Corporate culture impacts your bottom line. Fact.

If you were ever skeptical about this truth in the past, look at what's been unfolding with United Airlines as your proof.

The company lost $800 million in value almost overnight. Its stock took a hit, just a day after a video surfaced of a passenger being dragged off one of its planes.

Once passengers had already boarded the plane, United had to figure out a way to accommodate crew members who needed to travel on it.

When none of the other passengers volunteered to take a later flight, even after United offered incentives, the staff randomly selected passengers to "bump." When one gentleman refused, things got ugly.

How does something like this happen?

The truth is, the conditions that made this debacle possible have been simmering long before anyone showed up to work that day.

The disconnect between stated company values and what happens in practice

Corporate culture is the beliefs and behaviors that govern how a company and its employees interact with each other and the outside world.

Lots of times corporate executives will lock themselves in a room and draft a fancy document they feel embodies the culture they "say" they want. Then the beautiful words are distributed to every employee.

And in most cases, everyone goes back to business as usual. No bueno.

You have to live what you say you stand for. You have to commit to making your culture, and the values that support it a living, breathing, part of your company and everyone who works with you.

When done right, your business's culture drives the decision-making process of everyone who works with you. It is a guiding star, an internal compass.

When corporate culture isn't cultivated, a toxic one develops. Chaos and disasters ensue. And that's what happened with United.

Here is the mission United Airlines has listed on its website:

Every day, we help unite the world by connecting people to the moments that matter most. This shared purpose drives us to be the best airline for our employees, customers and everyone we serve.

And here are the core values the company says supports its mission:

We Fly Right

On the ground and in the air, we hold ourselves to the highest standards in safety and reliability. We earn trust by doing things the right way and delivering on our commitments every day.

We Fly Friendly

Warm and welcoming is who we are.

We Fly Together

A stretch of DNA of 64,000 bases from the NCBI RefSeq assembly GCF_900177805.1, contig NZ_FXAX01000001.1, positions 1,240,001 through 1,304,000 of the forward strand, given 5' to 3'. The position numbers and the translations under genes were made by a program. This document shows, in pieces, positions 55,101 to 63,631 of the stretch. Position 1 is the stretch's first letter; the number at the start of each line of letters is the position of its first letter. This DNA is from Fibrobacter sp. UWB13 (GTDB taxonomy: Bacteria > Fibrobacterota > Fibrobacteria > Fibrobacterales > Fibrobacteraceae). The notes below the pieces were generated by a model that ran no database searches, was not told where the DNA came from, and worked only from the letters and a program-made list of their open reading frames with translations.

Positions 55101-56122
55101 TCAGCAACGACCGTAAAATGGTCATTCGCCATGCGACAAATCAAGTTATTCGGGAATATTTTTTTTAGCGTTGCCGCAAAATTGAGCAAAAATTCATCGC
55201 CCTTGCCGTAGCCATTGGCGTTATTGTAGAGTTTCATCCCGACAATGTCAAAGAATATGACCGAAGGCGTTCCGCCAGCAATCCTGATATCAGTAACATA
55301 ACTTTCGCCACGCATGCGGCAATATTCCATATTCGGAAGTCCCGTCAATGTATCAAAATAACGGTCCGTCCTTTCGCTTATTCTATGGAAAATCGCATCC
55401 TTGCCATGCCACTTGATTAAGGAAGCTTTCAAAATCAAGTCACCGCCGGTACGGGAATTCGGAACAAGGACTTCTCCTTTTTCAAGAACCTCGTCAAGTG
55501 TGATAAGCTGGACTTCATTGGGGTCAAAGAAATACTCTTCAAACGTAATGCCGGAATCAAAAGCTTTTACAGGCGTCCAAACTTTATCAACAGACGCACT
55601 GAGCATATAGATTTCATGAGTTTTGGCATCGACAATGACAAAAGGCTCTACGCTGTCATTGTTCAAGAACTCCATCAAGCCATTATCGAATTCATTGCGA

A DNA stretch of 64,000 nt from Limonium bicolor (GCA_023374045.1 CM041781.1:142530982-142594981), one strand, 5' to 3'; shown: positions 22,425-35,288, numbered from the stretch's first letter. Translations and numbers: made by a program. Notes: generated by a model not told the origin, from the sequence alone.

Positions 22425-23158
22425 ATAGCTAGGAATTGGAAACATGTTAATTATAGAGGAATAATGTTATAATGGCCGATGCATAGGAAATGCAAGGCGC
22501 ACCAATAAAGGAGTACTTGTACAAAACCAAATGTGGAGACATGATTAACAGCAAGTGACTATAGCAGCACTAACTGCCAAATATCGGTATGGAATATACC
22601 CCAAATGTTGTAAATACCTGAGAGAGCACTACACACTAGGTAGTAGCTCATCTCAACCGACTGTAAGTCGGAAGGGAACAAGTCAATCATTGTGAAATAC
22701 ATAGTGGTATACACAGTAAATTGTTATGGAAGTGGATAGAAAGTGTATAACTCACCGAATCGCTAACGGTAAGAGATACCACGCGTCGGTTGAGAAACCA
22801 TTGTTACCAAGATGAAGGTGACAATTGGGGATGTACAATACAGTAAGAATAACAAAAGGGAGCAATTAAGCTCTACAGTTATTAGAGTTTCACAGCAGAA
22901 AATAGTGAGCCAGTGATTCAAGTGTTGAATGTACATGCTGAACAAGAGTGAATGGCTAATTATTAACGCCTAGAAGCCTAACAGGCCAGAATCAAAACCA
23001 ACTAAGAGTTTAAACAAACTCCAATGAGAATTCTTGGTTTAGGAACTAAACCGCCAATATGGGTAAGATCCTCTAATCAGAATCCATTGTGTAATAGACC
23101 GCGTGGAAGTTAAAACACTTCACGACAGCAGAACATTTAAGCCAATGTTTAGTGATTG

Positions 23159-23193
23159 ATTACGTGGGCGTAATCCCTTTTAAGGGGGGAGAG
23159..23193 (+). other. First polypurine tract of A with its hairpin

As a united United, we respect every voice, communicate openly and honestly, make decisions with facts and empathy, and celebrate our journey together.

We Fly Above & Beyond

With an ambition to win, a commitment to excellence, and a passion for staying a step ahead, we are unmatched in our drive to be the best.

But none of the actions associated with this latest incident support these values.

Asking paying passengers to give up their seat and alter their travel plans to accommodate company employees doesn't foster trust or a commitment to excellence.

Choosing passengers to "reaccomodate" at random doesn't demonstrate empathy in any way.

Forcibly removing a passenger and then dragging him down the aisle is the opposite of being warm and welcoming, and shows disregard for his safety.

The video was a visual representation of what can go wrong when your corporate culture is just lip service.

Reputations are damaged.

Customer loyalty is destroyed.

Money is lost.

How to create a culture that earns customer loyalty

Take a lesson from United's latest customer experience failure as a means to create positive change in your company. Here are four steps to help you bring the culture and values you want your company to embody to life.

1. Decide on the experience you want your customers to have every time they interact with you.

2. Design every part of your customer journey to deliver on that experience.

3. Train and empower your staff to deliver on your service standards.

4. Reward your team for embodying the standards that support your vision for how you treat your customers.

Corporate culture is more than words on a page. It is the full embodiment of how you execute on the experience you want to deliver to your customers.

It doesn't have by chance. It must be declared. It must be nurtured. It must be a priority.

Published on: Apr 11, 2017